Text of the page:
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  • Gamers Don't Live in the Real World

    "Gamers don't live in the real world."

    Say what?!

    It's true, many people have a hard time differentiating between "players" and "gamers". A player being a character in a game, a gamer being the person behind that character.

    What is the "real world", anyway? According to Merriam-Webster it's "the existing state of things, as opposed to one that is imaginary, simulated, or theoretical".

    So, when we read, watch a movie/TV, go to a play/musical, imbibe/toke or otherwise alter our perceptions of reality we're no longer existing in the "real world", right?

    Some people suggest that playing online games isn't part of the real world. To some extent that's an accurate summation -- especially if you're playing a game where you don't interact with other players, your choices are limited and the endgame is always the same.

    But what if you're playing a game that provides a platform for social interaction, the choices are unlimited and there really is no endgame, per se? The game itself might not be the real world, but the choices and the relationships you make are indeed real.

    So do gamers live in the real world? Yes we do. We are a diverse global community ranging from students, working adults, business owners, artists, family people... I could go on, but you get the idea.

    It's also interesting how some people associate the word "gamer" with "loser who lives in their parent's basement". I know people who live in their parents' basements and not all of them are gamers. None of them are losers. People who connect the two need to get out more and live in the real world as it is today.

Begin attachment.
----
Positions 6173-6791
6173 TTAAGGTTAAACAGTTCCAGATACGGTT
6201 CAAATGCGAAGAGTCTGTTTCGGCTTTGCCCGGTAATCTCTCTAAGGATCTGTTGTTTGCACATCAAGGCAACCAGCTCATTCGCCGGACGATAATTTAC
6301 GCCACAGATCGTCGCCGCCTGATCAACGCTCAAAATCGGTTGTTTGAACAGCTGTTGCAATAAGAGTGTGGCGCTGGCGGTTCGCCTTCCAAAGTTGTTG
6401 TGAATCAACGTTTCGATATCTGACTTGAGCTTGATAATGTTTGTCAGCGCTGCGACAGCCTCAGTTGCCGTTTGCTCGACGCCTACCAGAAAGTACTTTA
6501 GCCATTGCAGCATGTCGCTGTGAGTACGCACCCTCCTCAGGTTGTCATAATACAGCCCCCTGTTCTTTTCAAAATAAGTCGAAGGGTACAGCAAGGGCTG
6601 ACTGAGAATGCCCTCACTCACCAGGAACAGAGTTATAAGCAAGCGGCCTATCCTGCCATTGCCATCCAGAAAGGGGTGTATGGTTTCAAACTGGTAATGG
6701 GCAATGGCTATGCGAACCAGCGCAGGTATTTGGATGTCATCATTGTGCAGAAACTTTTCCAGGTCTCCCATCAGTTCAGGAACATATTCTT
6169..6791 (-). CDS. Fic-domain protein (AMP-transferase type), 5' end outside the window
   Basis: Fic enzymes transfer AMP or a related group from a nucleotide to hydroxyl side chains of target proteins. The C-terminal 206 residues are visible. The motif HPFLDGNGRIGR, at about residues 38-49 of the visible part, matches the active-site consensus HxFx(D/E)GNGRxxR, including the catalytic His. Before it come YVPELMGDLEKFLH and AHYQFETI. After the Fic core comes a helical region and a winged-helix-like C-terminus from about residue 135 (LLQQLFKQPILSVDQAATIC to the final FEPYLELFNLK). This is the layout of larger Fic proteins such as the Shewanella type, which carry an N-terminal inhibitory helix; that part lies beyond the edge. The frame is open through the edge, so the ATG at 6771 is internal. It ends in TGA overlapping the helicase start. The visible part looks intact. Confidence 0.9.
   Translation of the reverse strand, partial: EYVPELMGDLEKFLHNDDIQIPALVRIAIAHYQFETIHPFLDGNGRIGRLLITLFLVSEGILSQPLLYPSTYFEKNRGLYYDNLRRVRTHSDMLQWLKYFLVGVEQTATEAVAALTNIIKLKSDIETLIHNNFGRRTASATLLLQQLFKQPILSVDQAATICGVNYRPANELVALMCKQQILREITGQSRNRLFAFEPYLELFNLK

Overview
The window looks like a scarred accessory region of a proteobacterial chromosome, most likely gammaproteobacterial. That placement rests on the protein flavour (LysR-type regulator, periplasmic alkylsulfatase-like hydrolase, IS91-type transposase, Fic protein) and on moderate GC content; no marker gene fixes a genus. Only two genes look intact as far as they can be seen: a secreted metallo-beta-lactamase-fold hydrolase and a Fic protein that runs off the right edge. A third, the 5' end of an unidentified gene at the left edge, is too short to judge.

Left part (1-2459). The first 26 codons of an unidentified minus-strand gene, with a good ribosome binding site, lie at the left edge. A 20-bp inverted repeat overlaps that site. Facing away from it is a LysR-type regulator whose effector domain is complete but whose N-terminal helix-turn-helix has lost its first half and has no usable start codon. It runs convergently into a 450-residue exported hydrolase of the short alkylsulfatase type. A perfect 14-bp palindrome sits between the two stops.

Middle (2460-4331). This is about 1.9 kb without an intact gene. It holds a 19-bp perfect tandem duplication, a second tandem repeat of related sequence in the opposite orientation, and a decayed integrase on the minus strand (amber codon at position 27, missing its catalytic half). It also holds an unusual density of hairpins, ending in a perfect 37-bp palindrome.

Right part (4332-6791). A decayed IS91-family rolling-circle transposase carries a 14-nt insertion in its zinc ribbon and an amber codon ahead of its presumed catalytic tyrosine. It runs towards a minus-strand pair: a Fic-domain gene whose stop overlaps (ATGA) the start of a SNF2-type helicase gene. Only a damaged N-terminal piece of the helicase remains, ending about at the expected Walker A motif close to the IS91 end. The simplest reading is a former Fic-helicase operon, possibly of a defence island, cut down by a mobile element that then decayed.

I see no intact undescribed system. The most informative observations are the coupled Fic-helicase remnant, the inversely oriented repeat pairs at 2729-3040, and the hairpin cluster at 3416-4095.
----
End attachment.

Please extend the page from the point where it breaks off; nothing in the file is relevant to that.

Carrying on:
Sometimes I like to lose myself in books or watch a movie. I occasionally drink and sometimes partake of whacky-backy (for medicinal purposes, of course). Sometimes I like to game. But out of all these things, the latter three take up far less of my time than the first two.

    A gamer is not someone who spends the largest part of their day playing games (although occasionally we do). They're generally someone who indulges in an entertaining past-time that has the side effect of honing skills that might otherwise become dull from lack of use, i.e. reflexes, hand-eye-coordination, quick-thinking, strategic planning, social skills, etc.

    But that's my own personal definition of a gamer. I defer again to M-W for their definition: "a person who plays video games or participates in role-playing games" and "(especially in sports) a person known for consistently making a strong effort."

    Is sports part of the real world? Of course it is, but if you compare the skills I listed above, they pretty much utilize the same ones. Therefore, I think a gamer is just as much a denizen of the real world as an athlete.

    So why goes the word "gamer" elicit such ridicule from non-gamers? It seems that drinking with friends is a much more acceptable past-time than working with others to accomplish a challenging in-game task (such as questing or raiding). Don't look to me for an answer as to which is more preferable, though -- my fave way to spend New Year's Eve is drinking with friends while playing online games.

    Lastly, over the past couple of years I've found it highly amusing at how the handful of people who sneer at us for being gamers, spend countless hours themselves indulging in gambling apps, word puzzles, angry birds, even porn games. The hypocrisy astounds me.

    Let's face it, most of us are gamers at heart and would happily partake more often if it wasn't for the people around us who think that gaming is Satan's playground. But whether you game or not, just try to enjoy the life you were given and let others choose to enjoy theirs in their own way.